• Ordinary People by Judith Guest ***
  • Stones from the River by Ursula Hegi
  • Floating in my Mothers Palm
  • The End of the Affair by Graham Green ***
  • The Tenth Man “
  • Snow Falling on Cedars by David Guterson
  • Fates and Furies by Lauren Groff ***
  • Too Bright to Hear Too Loud to See by Julian Garrey ***
  • The Tinkers by Paul Hardy
  • Eventide by Kent Haruf
  • Plainsong ” ***
  • The Old Man and the Sea E. Hemingway
  • The Dove Keepers Alice Hoffman
  • Eleanore Oliphant is Completely Fine by Gail Honeyman ***
  • The Residue Years by Mitchell Jackson *
  • Portrait of a Lady by Henry James *
  • The Fifth Season by NK Jameson ***
  • The Stone Sky
  • The Most Dangerous Place on Earth by Lindsey Lee Johnson **
  • An American Marriage by Tayari Jones
  • The Secret Language of Bees by Sue Monk Kidd
  • The Invention of Wings
  • Prodigal Summer by Barbara Kingsolver
  • The Nest by Jon Klassen ***
  • The Dinner by Herman Koch ***
  • Ordinary Grace by William Kent Kruger
  • A Prayer for Owen Meany by John Irving ***
  • The World According to Garp
  • The Cider House Rules “ ***
  • Setting Free the Bears “ *
  • The Water Method Man “ *
  • The 158-Pound Marriage” *
  • The Lion, the Witch, and the Wardrobe by CS Lewis ***
  • The Girl with the Dragon Tattoo by Stieg Larson
  • A Gesture Life by Chang-rae Lee *
  • The Railway Man by Eric Lomax
  • Life of Pi by Yann Martel
  • One Hundred Years of Solitude by Gabriel Garcia Marquez *
  • The Border Trilogy by Cormac McCarthy
  • The Orchard Keeper “
  • Suttree “
  • The Orchard Keeper “
  • Child of God “
  • The Road
  • I’ll Give you the Sun by Jandy Nelson ***
  • Shipping News Annie Proulx ***
  • Uncle Tom’s Cabin by Harriet Beecher Stowe
  • Nora Webster by Colm Toibin ***
  • Brooklyn
  • Anna Karinina by Leo Tolstoy
  • War and Peace
  • Beloved by Tony Morrison
  • The Bluest Eye ” ***
  • In the Giants House Elizabeth McCracken
  • Olive Kitteridge by Elizabeth Strout ***
  • Abide with Me
  • The Burgess Boys
  • Amy and Isabelle
  • Anything is Possible
  • Lizzie Burton
  • East of Eden by John Steinbeck
  • Of Mice and Men ” ***
  • The Color Purple by Alice Walker
  • The Underground Railroad by Colson Whitehead ***
  • The Nickel Boys ” ***


  • You Don’t Have to Say You Love Me by Sherman Alexie
  • Truth Serum by Bernard Cooper
  • Love and Trouble by Claire Dederer
  • Slouching Toward Bethlehem by Joan Didion
  • The Only Girl in the Car by Kathy Dobie
  • Four Seasons in Rome by Anthony Doerr ***
  • Firebird by Mark Doty
  • Dog Years
  • Another Bullshit Night in Suck City by Nick Flynn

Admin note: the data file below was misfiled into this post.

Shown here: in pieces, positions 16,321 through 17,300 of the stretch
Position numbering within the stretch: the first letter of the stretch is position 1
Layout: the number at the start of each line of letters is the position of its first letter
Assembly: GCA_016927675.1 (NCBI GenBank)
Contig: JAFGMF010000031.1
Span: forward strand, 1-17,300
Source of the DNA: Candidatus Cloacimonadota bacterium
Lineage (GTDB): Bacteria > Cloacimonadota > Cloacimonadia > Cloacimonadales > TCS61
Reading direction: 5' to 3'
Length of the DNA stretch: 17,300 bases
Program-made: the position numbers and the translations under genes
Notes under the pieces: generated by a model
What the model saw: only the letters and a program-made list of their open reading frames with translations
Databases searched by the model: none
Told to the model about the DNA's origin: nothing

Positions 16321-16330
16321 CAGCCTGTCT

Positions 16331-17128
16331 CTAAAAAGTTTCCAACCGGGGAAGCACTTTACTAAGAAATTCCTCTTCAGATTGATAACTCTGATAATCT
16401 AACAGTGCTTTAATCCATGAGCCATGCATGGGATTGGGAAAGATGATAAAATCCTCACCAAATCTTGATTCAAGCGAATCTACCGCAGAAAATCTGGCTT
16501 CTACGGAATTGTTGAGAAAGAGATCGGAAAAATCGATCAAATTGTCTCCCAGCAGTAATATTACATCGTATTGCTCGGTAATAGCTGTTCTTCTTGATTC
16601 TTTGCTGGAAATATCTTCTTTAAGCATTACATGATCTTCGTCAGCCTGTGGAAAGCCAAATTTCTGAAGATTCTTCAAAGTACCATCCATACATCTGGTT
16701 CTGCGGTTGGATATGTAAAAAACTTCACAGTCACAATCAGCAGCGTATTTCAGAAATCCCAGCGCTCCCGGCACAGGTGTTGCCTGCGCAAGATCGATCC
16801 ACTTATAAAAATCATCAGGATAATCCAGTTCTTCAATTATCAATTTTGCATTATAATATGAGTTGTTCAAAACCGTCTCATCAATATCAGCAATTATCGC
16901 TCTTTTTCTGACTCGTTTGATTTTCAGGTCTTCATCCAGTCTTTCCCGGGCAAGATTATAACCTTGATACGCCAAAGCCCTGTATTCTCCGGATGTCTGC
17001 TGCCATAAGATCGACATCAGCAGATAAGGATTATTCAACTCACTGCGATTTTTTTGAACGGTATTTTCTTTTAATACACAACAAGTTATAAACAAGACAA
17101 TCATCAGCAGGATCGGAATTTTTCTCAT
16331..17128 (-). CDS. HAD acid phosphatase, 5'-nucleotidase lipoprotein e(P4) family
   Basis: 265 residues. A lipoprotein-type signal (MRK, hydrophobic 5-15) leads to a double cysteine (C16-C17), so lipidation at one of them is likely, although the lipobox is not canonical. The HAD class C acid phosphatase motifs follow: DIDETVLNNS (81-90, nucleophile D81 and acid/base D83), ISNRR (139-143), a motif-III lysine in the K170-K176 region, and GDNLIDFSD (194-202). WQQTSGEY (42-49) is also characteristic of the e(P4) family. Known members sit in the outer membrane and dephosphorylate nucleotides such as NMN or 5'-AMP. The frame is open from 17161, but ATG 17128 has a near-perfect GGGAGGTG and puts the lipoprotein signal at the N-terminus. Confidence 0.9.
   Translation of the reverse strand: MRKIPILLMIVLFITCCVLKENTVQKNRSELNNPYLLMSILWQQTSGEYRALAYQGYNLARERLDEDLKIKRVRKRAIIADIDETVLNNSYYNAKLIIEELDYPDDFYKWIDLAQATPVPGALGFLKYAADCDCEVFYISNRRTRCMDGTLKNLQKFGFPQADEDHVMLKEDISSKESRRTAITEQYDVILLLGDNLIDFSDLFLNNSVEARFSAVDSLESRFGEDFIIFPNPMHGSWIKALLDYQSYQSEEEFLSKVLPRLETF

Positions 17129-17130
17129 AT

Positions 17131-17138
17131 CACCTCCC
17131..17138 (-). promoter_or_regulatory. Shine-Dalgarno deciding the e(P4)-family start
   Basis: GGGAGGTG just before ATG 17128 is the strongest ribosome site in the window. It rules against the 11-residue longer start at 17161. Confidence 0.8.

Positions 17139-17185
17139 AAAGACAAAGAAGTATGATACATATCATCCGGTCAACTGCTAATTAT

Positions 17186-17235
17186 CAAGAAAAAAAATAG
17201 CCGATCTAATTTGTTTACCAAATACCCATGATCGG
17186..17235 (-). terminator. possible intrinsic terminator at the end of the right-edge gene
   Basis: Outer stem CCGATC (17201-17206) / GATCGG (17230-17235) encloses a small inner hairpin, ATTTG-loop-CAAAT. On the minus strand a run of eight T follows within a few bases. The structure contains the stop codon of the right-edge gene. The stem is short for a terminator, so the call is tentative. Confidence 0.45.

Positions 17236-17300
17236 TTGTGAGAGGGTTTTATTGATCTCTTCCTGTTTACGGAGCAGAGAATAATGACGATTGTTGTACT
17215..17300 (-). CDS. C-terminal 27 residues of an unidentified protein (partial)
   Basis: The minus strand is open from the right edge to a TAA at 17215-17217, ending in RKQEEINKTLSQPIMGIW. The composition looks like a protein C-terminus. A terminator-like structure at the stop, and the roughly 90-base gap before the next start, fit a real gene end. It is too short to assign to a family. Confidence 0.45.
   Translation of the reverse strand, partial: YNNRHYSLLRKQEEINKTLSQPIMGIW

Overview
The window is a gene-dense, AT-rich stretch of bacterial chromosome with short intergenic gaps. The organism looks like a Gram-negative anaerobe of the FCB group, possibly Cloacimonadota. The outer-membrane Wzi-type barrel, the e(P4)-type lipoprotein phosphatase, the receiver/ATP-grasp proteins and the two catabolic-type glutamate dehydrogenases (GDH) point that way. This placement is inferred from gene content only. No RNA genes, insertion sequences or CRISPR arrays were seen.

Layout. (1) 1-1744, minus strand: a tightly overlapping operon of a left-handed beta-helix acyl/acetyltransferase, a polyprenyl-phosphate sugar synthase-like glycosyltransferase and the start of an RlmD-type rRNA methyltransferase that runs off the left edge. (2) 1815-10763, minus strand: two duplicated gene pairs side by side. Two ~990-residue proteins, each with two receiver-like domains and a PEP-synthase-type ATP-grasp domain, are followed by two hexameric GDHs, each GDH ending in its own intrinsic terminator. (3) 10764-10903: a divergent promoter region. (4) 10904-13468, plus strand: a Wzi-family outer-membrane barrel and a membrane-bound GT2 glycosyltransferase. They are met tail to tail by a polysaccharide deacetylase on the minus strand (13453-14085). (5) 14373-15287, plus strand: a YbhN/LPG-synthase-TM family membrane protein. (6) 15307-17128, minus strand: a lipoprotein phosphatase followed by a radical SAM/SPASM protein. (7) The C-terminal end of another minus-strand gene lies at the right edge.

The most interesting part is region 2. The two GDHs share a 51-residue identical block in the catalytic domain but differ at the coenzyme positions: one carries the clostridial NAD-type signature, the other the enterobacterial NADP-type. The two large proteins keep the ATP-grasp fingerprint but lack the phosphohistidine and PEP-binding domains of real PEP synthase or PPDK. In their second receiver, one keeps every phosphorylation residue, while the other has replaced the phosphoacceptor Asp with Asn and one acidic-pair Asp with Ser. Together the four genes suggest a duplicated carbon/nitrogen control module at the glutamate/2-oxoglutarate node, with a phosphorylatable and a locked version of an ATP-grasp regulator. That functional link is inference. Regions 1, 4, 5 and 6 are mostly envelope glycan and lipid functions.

• The Territory of Men by Joelle Fraser
  • Live Through This by Debra Gwartney
  • Cowboy and Wills by Monica Holloway
  • Driving with Dead People
  • Journey to the Land of No by Roya Hakakian
  • Girl Interrupted by Suzanna Kaysen
  • An Exact Replica of a Figment of my Imagination by Elizabeth McCracken
  • Crazy for Storm by Norman Olestad ***


  • Stone Mattress by Margaret Atwood
  • Exhalation by Ted Chiang
  • Interpreter of Maladies by Jhumpa Lahiri
  • The Middle of the Fields by Mary Lavin
  • Color Range by Annie Proulx
  • Thunderstruck by Elizabeth McCracken
  • Birds of America by Laurie Moore
  • Tenth of December by George Saunders
  • The Old Forest and Other Stories by Peter Taylor
  • Night Lights by Phyllis Theroux
  • We Live in Water by Jess Walters

* On shelf/started/put back unfinished

** Student book

*** Studio read/taught

Comments 4

  1. Thank you for sharing! What a great idea, I especially love the tip for making my list a third of the genre I’m writing in. A few of the memoirs I’m interested in reading: Stray by Stephanie Danler (thanks Cloie!), In the Dream House by Carmen Maria Machado, Heavy by Kiese Laymon, Fierce Attachments by Vivian Gormick, The Year of Magical Thinking by Joan Didion

  2. When I started my list I realized that my love of science fiction and fantasy is probably at the top. This obsession came from my mother. We loved Star Trek. My mother always thought that it was quite arrogant for us to believe that in the entire universe, we were the only life forms. Here are my favorites:
    The Stand – Stephen King [arguably his best]
    The War of the Worlds – H.G. Wells [I have seen every iteration of this classic but the story which took place in the early 1900s is the most dramatic]
    The Time Machine – H.G. Wells
    Dune – Frank Herbert [I must have at least ten Dune books, some written by his son, but the first book is amazing]
    Jurassic Park – Michael Crichton
    The Andromeda Strain – Michael Crichton
    The Walking Dead – Can’t get enough of the comics or the series
    Planet of the Apes – Pierre Boule
    Lost Horizon – James Hilton
    A Clockwork Orange – Anthony Burgess
    1984 – George Orwell
    Slaughterhouse Five – Kurt Vonnegut
    Frankenstein – Mary Shelley
    Journey to the Center of the Earth – Jules Verne
    The Handmaid’s Tale – Margaret Atwood

Leave a Reply

Your email address will not be published. Required fields are marked *